Senator Whitehouse’s attack on the Supreme Court shows his cynicism and malleable legal principles.
A new form of government appears to be taking shape in Rhode Island before our very eyes.
My weekly call-in on John DePetro’s WNRI 1380 AM/95.1 FM show, for July 22, Mayor Jorge Elorza’s self-positioning on the schools problem, Gina Raimondo’s national adventures, and David Cicilline’s impeachment vote.
When I’ve objected to the ever-growing regulations imposed on anybody who tries to participate in state or local government, I’ve had in mind mainly the disincentive for people to get involved and the potential for political “Gotcha!” games. Recent news out of the Board of Elections is a reminder that government isn’t just this neutral, flawless storing house for all of our rules and information:
The Rhode Island Board of Elections acknowledged Monday that its inadvertent disclosure of banking information might have opened the door to “fraudulent activity” involving the campaign finances of two 2018 political candidates, Cranston Mayor and candidate for governor Allan Fung and Secretary of State Nellie Gorbea — including the theft of money from Fung’s campaign account.
The board has learned that it mistakenly disclosed the routing numbers and account numbers of checks written by campaigns participating in the state’s Matching Public Funds program, according to a news release issued by Diane C. Mederos.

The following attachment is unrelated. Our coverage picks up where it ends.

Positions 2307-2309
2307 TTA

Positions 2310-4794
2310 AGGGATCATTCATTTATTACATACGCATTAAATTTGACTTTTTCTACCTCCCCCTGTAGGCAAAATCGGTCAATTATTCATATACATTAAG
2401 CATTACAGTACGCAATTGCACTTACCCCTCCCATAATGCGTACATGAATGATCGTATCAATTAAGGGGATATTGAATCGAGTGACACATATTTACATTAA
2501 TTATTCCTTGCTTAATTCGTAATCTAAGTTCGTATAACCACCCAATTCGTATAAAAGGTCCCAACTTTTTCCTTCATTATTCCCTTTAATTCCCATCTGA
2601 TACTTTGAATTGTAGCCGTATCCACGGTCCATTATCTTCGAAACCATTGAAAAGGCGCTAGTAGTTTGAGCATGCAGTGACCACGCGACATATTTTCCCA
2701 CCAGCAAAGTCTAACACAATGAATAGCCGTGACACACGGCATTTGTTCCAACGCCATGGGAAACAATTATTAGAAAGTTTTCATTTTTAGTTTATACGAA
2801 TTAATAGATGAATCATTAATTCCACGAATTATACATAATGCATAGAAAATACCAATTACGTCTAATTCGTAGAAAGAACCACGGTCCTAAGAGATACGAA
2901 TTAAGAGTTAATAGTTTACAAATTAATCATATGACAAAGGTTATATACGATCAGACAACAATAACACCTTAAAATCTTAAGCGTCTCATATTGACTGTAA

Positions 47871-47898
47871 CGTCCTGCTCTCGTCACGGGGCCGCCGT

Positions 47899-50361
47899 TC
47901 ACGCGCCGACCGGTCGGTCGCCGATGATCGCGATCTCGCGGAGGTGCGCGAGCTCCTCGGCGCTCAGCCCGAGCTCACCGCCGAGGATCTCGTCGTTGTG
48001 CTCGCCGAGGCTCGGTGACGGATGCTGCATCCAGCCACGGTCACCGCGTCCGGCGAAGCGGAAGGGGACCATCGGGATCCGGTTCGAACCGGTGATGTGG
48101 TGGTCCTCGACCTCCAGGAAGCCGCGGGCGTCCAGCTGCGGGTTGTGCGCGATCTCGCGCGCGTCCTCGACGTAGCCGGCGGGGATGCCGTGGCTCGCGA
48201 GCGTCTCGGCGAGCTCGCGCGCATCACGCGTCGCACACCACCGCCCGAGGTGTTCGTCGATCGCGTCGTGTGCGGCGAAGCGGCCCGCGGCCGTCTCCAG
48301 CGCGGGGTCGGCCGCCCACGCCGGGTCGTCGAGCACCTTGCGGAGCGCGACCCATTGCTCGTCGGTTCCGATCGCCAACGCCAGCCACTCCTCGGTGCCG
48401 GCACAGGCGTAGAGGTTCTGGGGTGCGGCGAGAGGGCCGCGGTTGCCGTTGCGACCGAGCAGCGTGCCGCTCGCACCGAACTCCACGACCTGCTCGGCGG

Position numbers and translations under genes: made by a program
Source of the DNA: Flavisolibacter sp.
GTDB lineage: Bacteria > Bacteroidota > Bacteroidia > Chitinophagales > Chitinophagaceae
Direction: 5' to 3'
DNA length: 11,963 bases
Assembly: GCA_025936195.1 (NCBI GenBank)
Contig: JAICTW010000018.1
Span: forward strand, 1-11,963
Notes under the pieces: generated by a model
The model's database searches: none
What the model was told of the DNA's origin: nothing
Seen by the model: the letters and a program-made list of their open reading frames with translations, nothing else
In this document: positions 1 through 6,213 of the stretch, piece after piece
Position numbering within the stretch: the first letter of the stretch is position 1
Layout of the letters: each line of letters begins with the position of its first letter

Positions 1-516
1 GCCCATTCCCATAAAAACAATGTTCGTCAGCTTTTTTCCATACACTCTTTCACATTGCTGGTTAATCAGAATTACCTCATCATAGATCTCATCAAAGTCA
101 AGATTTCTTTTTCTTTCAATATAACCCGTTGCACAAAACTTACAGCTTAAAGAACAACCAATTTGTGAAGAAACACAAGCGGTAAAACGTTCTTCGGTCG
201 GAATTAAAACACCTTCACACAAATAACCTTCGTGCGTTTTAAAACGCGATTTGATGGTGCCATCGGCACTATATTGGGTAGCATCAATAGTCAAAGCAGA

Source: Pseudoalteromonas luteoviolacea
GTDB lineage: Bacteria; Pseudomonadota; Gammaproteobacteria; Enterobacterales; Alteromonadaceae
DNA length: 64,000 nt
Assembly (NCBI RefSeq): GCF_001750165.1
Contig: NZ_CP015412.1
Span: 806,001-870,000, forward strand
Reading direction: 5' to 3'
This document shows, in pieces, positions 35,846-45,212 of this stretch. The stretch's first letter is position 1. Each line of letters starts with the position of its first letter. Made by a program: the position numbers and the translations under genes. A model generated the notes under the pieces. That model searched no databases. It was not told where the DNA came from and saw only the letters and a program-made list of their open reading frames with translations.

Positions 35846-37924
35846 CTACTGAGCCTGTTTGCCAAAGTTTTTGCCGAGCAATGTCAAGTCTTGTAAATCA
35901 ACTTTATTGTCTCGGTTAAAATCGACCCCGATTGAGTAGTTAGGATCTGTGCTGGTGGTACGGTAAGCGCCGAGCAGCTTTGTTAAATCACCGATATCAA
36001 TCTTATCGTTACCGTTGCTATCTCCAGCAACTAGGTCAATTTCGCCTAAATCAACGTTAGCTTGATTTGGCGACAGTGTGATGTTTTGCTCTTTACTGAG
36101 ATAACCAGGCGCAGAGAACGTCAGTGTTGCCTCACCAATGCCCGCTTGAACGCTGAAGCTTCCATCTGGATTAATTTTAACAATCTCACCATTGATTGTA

The Matching Public Funds program isn’t so substantial that every candidate or potential candidate in the state will even think about using it, but this is a warning. The state now requires all candidates to have separate bank accounts and to provide statements to the Board of Elections. These burdens have a way of expanding and becoming more detailed as they (inevitably) fail to stop the behavior they’re targeted toward stopping.
At the same time, being small and used only for the periodic purpose of elections, these accounts are easy for busy people to lose track of.
As long as I’ve been paying attention to politics, I’ve been hearing people say that we need to get the money out of it. I’m not sure making it an easy target for theft is the right way to go about that.
Not surprisingly, the state’s analysis of the affordability of its debt finds that Rhode Island is doing OK. Residents should take a broader, less sunny, view.